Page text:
As I said, there are complicated laws governing what you can and cannot print. But I'm a stickler for the free speech principles inherent here. Newspapers print photos of people without their permission every day. As long as it's done according to guidelines, it's legal, ethical, and routine.

aka eraser
06-16-2008, 07:35 PM
Since you're dealing with an established house, there's no need to doubt your editor.

Don't borrow trouble. Some will be along shortly. ;)

tombookpub
06-17-2008, 09:19 PM
Since you're dealing with an established house, there's no need to doubt your editor.

Don't borrow trouble. Some will be along shortly. ;)

-----
I agree wholeheartedly. I had plans to have a picture at the start of each chapter pertaining to my soon-to-be-released book on beach volleyball. A well-known literary attorney advised me against it.

.

pconsidine
06-17-2008, 11:26 PM
He has no legal recourse because the image was publicly viewable. If, however, the shot was taken under any of a million more private circumstances, he could sue and win. That's the whole "reasonable expectation of privacy" part of the law that makes things so exciting. As far as photos of celebrities, there are such things as "likeness rights," but if your source material is public domain and provided by the government, you ought not run into any issues there (especially if you're presenting them in a positive light).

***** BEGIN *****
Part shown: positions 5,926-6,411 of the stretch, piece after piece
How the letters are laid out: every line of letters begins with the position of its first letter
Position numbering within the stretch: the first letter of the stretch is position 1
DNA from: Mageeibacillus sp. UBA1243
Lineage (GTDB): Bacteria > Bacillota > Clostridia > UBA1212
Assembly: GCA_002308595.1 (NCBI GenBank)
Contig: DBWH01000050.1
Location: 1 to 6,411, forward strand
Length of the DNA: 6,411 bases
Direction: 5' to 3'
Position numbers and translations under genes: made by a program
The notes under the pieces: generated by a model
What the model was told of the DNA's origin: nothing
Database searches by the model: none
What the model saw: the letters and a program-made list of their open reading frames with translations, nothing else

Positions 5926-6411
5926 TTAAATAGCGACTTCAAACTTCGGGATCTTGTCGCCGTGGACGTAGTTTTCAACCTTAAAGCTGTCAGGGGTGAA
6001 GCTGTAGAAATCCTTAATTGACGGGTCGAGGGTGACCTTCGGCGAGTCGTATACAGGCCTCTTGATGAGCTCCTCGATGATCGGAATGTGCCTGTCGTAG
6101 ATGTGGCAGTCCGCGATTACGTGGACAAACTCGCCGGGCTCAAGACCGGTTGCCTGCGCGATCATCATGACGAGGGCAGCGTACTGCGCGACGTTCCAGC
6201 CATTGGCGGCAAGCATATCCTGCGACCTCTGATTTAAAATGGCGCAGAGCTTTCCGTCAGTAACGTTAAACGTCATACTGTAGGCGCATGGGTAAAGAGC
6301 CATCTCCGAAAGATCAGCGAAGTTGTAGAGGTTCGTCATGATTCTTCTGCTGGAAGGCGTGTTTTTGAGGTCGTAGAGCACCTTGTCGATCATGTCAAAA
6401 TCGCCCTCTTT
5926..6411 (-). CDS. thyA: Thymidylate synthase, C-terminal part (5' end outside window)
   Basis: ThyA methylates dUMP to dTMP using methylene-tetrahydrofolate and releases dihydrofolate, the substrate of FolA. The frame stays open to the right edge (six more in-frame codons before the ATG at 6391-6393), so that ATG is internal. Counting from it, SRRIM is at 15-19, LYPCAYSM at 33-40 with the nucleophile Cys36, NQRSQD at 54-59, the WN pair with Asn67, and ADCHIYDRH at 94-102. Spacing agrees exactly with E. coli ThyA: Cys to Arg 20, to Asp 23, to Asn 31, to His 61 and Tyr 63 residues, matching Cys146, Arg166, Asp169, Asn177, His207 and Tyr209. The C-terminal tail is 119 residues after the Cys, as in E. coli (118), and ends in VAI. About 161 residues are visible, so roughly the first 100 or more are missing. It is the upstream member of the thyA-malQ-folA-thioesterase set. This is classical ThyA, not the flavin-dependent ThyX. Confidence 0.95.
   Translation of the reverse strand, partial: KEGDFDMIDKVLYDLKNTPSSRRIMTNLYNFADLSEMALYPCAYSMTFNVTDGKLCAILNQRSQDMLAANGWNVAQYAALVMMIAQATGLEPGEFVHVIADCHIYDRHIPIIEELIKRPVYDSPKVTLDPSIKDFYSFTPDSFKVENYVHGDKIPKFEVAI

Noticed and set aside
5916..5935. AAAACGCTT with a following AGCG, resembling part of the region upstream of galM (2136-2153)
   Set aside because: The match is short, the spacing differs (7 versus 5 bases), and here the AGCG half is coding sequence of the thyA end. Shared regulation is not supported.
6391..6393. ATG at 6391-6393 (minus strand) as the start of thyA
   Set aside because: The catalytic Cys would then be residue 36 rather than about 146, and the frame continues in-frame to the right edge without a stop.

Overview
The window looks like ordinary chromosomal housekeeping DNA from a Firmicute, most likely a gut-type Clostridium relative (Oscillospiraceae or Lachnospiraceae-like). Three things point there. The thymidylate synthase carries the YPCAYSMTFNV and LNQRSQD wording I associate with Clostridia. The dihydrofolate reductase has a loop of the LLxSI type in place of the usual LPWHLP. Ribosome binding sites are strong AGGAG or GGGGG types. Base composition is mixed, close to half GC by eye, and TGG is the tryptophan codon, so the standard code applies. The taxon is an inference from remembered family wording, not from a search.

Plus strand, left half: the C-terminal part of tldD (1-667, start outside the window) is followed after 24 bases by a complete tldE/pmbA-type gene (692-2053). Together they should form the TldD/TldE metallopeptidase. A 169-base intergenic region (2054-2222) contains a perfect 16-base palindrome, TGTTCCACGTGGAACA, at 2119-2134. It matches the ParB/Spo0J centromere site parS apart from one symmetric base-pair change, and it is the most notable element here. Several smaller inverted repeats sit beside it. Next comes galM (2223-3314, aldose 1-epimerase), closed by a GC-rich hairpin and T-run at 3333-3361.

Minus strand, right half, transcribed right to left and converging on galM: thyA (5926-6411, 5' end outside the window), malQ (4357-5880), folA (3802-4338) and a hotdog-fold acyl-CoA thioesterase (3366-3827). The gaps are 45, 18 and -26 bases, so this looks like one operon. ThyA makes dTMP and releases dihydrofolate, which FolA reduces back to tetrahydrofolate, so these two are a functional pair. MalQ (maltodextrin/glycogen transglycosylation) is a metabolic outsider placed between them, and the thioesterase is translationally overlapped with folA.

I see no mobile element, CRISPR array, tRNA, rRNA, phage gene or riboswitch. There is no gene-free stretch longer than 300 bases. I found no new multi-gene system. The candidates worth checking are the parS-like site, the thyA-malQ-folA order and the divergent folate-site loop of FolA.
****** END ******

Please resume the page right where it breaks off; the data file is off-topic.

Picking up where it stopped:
Speaking as a photographer, however, it sucks that you're leaving off the photographer's names. For one, it's part of the Terms of Use under which you're using the images, and for two, it's most likely the only compensation those photographers are getting.

Just saying.